Fatigue behavior of resin and steel reinforced resin used in IBCs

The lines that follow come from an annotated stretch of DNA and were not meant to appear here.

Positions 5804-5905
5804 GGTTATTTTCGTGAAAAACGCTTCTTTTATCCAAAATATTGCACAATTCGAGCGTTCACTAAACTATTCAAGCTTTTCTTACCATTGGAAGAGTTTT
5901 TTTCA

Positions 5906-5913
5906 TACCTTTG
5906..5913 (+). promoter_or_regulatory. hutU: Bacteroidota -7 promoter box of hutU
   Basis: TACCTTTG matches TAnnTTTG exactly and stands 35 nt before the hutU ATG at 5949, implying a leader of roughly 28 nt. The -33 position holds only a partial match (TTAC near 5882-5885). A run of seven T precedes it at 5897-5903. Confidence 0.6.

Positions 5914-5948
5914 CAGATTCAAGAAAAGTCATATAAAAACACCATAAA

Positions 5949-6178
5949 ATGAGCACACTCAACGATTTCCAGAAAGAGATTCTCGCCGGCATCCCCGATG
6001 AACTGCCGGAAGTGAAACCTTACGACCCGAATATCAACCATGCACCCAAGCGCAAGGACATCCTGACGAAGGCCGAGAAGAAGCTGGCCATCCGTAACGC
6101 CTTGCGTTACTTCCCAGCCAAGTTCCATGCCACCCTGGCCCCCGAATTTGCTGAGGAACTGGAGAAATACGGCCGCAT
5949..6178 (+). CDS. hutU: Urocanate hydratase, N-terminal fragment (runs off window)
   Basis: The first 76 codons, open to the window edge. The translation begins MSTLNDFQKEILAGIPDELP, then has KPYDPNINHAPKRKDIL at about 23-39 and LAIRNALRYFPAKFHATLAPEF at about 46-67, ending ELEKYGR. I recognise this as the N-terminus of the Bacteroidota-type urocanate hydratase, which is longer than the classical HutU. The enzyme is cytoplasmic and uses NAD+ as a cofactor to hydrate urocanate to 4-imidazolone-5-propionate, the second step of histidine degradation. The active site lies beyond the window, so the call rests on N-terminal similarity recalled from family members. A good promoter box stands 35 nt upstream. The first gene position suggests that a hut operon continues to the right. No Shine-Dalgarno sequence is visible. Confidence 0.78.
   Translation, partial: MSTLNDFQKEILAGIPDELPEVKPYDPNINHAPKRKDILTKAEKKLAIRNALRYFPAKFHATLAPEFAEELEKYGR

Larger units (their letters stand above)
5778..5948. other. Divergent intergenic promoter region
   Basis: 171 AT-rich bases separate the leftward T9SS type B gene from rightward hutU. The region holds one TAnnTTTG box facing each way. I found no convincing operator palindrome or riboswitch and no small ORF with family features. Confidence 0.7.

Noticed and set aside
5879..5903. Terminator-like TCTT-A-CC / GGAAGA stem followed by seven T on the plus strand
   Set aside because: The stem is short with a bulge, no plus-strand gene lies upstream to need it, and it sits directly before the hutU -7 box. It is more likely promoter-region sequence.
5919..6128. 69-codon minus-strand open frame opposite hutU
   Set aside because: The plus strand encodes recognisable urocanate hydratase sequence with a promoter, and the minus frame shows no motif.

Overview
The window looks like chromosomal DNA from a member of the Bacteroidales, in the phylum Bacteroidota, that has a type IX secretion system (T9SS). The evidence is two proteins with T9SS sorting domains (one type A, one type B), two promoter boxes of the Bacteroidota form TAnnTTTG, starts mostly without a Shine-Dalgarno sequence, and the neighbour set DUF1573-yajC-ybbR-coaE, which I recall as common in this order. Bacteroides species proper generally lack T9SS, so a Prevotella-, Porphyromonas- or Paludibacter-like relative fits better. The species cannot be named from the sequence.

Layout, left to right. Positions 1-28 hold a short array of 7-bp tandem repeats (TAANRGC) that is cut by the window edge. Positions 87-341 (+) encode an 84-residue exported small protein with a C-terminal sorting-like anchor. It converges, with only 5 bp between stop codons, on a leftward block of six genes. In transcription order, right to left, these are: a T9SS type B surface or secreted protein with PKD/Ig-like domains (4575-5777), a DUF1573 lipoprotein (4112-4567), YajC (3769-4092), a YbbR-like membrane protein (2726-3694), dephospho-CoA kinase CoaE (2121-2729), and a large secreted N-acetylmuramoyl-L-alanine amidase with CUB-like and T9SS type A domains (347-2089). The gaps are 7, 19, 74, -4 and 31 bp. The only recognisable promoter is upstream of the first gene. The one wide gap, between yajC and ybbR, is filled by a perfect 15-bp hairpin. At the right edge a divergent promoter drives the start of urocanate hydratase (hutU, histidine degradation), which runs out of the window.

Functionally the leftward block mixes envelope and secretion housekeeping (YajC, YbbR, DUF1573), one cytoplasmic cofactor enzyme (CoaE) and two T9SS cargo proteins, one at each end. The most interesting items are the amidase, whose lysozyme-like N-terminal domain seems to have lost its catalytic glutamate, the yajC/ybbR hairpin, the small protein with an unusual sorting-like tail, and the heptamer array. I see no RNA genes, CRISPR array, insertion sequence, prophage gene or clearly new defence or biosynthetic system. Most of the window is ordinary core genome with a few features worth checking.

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Injection Bolts have been preferred for several reasons over other alternatives for the rehabilitation of old riveted steel bridges since 1970’s. More recently they have been used to obtain slip critical shear connections in new structures such as new bridges, large roofs, storm barriers and other structures exposed to cyclic loading. In addition, they are tested as a feasible alternative to traditional shear connectors in steel-concrete composite flooring systems, in combination with oversized holes in the flange of steel girder to allow reusability. On the grounds of this research a novel injection material was developed at T.U Delft, namely steel reinforced resin as an alternative to conventional resin allowed in the Netherlands for structural applications without compromising stiffness of connection. Due to limited research on fatigue of resins used in structural applications, in this study an initial attempt to investigate the cyclic behaviour of conventional and steel reinforced resin subjected to uniaxial compressive cyclic bearing stress, in confined conditions is performed. First, for this objective an experimental program using a tailor-made test setup was carried out, and the fatigue response in terms of slip over number of cycles for resin and steel reinforced resin in oversized holes of 6mm and 10mm was obtained. With this specimen configuration, is intended to reproduce as possible the stress state of double lap shear connection without endanger the fatigue cracking of steel parts. Frequency, stress ratio and other testing parameters that can influence the results have been chosen based on relative literature and assembly of setup. Three stress ranges used, with the maximum related to the recommended long term bearing stress for conventional resin, while the failure criterion was set at 0.3mm slip which is related to this long term bearing strength at the end of working life. Secondly, a numerical model of test set-up to investigate the static and quasi-static behaviour of specimens was developed and validated by the quasi static experimental results of initial stiffness of connection. Finally, through statistical treatment of test results fitted curves obtained, and characteristic curves with 95% probability of survival are proposed for both resin types and hole clearances based on probabilistic model of ASTM standard and probabilistic model proposed by Schneider and Maddox, using Student’s t distribution. On the basis of experimental results, large scattering was observed for both type of resins, and more prominent for the larger hole clearance and higher stress range. The reasons for this scatter are discussed and recommendations for future improvement of set-up are proposed. Due to scatter the results could not fully support the expectations that fatigue behaviour of steel reinforced resin is superior to that of conventional, as it is the case in static and creep behaviour. From a selection of specimens with limited scatter in 6mm oversized holes, a trend that connections with steel reinforced resin lead to less slip due to cyclic loads after 500.000 cycles was observed. From the numerical research on static models of specimens it was verified that the bearing stress state of resin layer is almost identical to that of the double lap shear connection of EN 1090-2 indicating a similar stress transfer mechanism. From the statistical evaluation of test data with ASTM probabilistic model the use of steel reinforced resin leads to higher fatigue endurance related to conventional resin in 10mm oversized hole, while the fatigue life of specimens with conventional resin decreased with larger hole clearance namely from 6 to 10mm.